A back and forth with Vancouver's favourite dance trio

Basketball has finally arrived home in Vancouver from a year long stint in Europe and they bring with them a spirited collection of sounds and stories mapping their journey through at least 17 countries. Meeting with two of the three members the day after their first jam, Discorder caught up with David Rogria and Tome Jozic to talk about how their music has changed, their new influences and the poetics of losing their English.

Discorder: How has your music has changed since travelling? Is there still a huge dance aspect?

David Rogria: Yeah, definitely, it’s changed a lot because we were doing a tour, but we were travelling as well, so we didn’t bring our instruments with us and had to improvise a lot. Some of the improvisation created a whole new electronic backbone that is completely different from when we left.

Tome Jozic: We weren’t ever really that techno inspired. [While travelling] we were only able to utilize electronic equipment and make sketches on the go, so there is still that dance element a lot, but it’s more varied, definitely. We were able to illustrate our moods. … We were always in different situations and different venues and always plugging into sockets, different circuits—so that had an influence on us.

DR: There was no predetermination; it was all just random, completely. We really never had to be anywhere, other than where we chose to go and when.

Basketball, photo by Nicole Ondre
Basketball, photo by Nicole Ondre

D: How would you say audience participation affected your performances with the constant change in venue? Were there certain constants or was it also a different experience playing for people every time?

DR: There’s something interesting about what I heard the singer of the Monotonix say, about the reciprocation of being a performer [for]the audience: you always have to be a little bit crazier than the audience to get them to react in a crazy way. I don’t necessarily believe that, but it’s interesting. On the other hand, it was always very, very different, depending on the show, depending on the country, depending on who we were playing with.

TJ: We were trying to be as provocative as possible, as involving as possible. Whether it be lending out instruments, always trying to have cooperation between the audience and us on stage—very important, there has to be this equilibrium, so to speak. That’s what it is! That is the essence of what we try to make. It was always changing. It was a challenge.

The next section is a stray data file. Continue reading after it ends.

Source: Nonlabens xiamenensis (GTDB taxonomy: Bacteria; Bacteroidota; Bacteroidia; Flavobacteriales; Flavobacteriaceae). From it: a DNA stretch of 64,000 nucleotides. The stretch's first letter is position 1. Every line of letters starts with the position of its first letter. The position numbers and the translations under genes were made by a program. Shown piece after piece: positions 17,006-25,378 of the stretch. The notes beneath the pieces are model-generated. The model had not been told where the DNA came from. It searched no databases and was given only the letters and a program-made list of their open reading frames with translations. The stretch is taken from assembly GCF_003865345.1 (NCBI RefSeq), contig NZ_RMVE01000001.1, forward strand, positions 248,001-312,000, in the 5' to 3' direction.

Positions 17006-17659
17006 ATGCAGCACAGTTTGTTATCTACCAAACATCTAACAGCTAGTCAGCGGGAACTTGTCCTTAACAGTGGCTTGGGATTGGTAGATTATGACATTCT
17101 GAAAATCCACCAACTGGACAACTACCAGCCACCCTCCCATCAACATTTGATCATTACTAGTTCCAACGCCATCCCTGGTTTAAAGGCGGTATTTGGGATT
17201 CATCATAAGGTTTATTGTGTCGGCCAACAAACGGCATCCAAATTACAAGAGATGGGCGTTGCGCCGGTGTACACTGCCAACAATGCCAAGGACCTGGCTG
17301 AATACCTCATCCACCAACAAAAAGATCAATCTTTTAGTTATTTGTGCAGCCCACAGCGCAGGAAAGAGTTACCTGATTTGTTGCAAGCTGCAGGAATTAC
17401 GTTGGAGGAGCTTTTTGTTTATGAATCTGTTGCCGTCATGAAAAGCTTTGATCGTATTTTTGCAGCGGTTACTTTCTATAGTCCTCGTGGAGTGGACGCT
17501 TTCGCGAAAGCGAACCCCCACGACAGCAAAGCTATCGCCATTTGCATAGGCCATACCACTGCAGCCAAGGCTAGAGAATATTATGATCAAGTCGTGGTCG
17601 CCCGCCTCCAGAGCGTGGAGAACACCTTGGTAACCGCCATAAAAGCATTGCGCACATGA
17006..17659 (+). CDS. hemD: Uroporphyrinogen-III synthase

D: Are there any major new influences in terms of genre or style? Or any artists that you met while you were traveling that had a big influence?

DR: It’s pretty hard to say. Between the three of us, Luka [Rogers] is not here, … but all three of us are pretty all over the map. A lot of the artists we like are from Iraq, Iran, Syria, Egypt, Morocco, that whole area. I’d say those countries especially have a big influence. Even places like Thailand or China. It’s not one defined thing. I find a lot of that music has so much more heart and passion behind their songs than a lot of Western music.

DR: And people we met … El Hijo de Cumbia … His music is amazing!

D: Are you anticipating any change in your performance? You’ve yet to play a show in Vancouver since you got back, and now that you have all your old gear and your jam space, what do you foresee happening here?

DR: We developed completely differently. I feel so much stronger. … The sounds that we have are just limitless. And being back home is great because we have this cacophony of sounds and it’s just kind of overwhelming!

TJ: It’s really exciting to come back and involve more people in the project. The best thing about travelling was just meeting people and having people perform with us, or the idea that they would lend their music to us to sample if they couldn’t come from North Africa or Bosnia. It’s that, on the first level, we have electronics and we have percussion and we have some minor effects that we can play with for a live show, but we were missing so many little pieces. And this is where the idea came from, that “How are we going to decorate our songs with our ideas?” and so we decided that involving and sampling people that we met, wherever we go, would be such a fantastic idea, that we could incorporate them into our songs.

DR: Like their spirit was there.

TJ: Yeah, and now that we’re back home, level two: we can continue to use the samples that we’ve collected, but incorporate more of the instruments that we want to use and have more people join us on stage and play more live instruments.

D: That’s really exciting, to think about having all of those samples with you … how would you describe that? Collage?

DR: Um, an ode. I feel that way.

D: What do you think about recording? How do you negotiate putting together a really defined track, as opposed to a live performance?

DR: At the moment, I don’t know. And right now the newest section of what we’ve done is unrecorded—unrecordable—at the moment.

TJ: It’s a mystery, I’m not sure how we’re even going to find room for all the things we want to do. There’s so many sounds.

DR: On some of our tracks we made flaws on purpose. Making imperfections, along with recording analogue instruments, or at least micing everything rather than just plugging everything in, is something that we would really like to get into.

TJ: There is an art to [mics] … I mean I could think of records that I would want it to sound like, but I don’t know how to do that, I don’t know who to ask. We have friends who record a lot of electronica, but in the next few months that’s our next project, figuring out how we’re going to do that. We’ve never recorded electronic aspects like that before.

DR: So excited about it!